The ACO model has proven to work in pilot projects in which primary care measures, such as beta-blockers for myocardial infarction patients or aggressive glucose control for diabetics, have been implemented. We recognize that a small percentage of very sick, high-risk patients, such as those neurosurgeons typically care for, account for the majority of health-care spending (4). Although these patients present some challenges, the development of proper metrics for neurosurgical patients could result in substantial cost savings, limit futile care and improve quality. Challenges include how “productivity” would be measured in a small, high-end subspecialty. Whereas at present, we are paid primarily by volume, the ACO neurosurgeon will be paid based upon 1. evidence that the operation is necessary and 2. the operation is performed in a high-quality and cost-effective fashion.
The ACO neurosurgeon will also face a number of new threats. Working in an ACO model will necessitate increased oversight and regulations as practice parameters and costs will be reported for each patient encounter, and the physician will be held accountable not only for quality metrics but also for patient reported outcomes and satisfaction. Furthermore, time devoted to service on committees and interacting with administrators will be time away from patient care, continuing education, research and family.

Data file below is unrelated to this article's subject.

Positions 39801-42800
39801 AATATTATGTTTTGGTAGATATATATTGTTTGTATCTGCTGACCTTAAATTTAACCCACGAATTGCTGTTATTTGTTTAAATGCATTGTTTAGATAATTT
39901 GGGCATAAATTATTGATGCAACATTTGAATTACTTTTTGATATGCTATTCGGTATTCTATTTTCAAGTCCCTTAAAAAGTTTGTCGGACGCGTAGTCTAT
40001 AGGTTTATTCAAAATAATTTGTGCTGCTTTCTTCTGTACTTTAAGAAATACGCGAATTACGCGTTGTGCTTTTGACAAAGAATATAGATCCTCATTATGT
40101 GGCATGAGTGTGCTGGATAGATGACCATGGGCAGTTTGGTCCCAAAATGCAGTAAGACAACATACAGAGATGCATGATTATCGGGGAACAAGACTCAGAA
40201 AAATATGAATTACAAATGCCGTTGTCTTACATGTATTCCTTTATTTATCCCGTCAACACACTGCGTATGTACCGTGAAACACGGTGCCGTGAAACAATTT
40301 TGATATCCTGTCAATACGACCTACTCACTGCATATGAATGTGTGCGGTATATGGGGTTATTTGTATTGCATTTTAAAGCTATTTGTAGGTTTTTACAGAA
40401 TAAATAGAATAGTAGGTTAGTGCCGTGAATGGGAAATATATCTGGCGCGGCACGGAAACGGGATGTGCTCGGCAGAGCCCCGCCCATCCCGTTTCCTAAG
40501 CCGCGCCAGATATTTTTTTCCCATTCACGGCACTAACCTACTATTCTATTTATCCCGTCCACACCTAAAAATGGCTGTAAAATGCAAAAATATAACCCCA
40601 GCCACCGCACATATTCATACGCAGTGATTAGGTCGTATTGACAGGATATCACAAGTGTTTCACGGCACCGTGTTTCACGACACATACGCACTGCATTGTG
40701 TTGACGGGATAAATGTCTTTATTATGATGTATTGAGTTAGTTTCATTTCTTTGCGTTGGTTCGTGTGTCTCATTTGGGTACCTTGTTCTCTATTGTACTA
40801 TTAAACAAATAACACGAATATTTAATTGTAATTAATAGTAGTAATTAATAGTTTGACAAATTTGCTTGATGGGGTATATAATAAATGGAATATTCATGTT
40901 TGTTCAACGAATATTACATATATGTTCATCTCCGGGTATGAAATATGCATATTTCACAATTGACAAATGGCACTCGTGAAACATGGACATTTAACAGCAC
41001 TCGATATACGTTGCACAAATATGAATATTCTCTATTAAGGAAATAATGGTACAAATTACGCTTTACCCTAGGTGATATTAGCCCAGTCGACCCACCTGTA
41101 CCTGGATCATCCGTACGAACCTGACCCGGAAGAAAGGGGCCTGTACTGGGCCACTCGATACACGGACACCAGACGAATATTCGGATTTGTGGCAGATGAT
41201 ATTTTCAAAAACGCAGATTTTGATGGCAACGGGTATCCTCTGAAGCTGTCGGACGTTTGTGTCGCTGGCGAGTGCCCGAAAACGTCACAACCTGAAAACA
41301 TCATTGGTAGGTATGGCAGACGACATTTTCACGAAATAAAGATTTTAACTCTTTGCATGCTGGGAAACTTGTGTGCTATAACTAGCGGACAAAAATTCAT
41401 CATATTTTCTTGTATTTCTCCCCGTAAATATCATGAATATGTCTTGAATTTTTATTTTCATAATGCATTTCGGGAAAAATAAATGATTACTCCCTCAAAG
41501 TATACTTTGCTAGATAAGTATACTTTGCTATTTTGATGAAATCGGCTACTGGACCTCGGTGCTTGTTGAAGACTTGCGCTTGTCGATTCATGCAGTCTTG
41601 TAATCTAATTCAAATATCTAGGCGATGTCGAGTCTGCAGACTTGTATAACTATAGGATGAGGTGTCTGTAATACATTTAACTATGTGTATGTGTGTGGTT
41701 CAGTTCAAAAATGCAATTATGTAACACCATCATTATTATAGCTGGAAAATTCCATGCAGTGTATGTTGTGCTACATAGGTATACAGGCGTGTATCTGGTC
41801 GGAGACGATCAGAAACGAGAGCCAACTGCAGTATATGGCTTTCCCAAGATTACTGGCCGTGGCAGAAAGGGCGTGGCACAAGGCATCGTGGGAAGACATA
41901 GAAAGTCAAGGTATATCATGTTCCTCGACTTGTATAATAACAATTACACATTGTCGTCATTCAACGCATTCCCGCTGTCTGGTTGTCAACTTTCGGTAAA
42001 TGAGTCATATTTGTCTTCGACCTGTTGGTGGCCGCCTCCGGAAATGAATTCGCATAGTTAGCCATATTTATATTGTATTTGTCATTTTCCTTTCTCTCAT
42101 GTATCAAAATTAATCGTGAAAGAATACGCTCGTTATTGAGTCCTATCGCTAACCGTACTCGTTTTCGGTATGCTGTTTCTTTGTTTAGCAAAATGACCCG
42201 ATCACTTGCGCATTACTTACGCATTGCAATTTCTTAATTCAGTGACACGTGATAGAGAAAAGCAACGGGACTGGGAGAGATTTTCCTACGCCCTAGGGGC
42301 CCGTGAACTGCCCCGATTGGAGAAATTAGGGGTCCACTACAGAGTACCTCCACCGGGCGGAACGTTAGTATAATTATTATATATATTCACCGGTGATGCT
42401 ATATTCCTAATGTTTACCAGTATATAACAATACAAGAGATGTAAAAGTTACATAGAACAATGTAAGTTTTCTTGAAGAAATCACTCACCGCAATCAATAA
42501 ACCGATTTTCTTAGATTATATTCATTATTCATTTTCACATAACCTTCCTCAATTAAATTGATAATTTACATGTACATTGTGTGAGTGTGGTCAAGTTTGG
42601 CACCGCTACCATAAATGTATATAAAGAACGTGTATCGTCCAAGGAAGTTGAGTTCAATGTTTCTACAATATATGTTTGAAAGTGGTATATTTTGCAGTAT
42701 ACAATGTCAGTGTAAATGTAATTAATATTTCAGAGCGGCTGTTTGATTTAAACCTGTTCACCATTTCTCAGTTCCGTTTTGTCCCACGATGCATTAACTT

Role of the AANS
Since its inception, organized neurosurgery has enjoyed a presence far beyond its size. No less so than today. The American Association of Neurological Surgeons (AANS)/Congress of Neurological Surgeons (CNS) Washington Committee, chaired by Shelly D. Timmons, MD, PhD, FAANS, works tirelessly to make neurosurgery’s presence known inside Washington, D.C., and has played a significant role in moving legislation through Congress — as witnessed by the recent repeal of the SGR. Some examples include:
- Working through the Alliance of Specialty Medicine — which was founded by our Washington office director, Katie O. Orrico, JD, and others — smaller subspecialty groups, such as ours, continue to work together to amplify our voice.
- Volunteer neurosurgeons, such as those working on the AANS/CNS Neurosurgery Quality Council (NQC), which is chaired by John K. Ratliff, MD, FAANS, have helped develop, validate and implement quality measures meaningful to our specialty.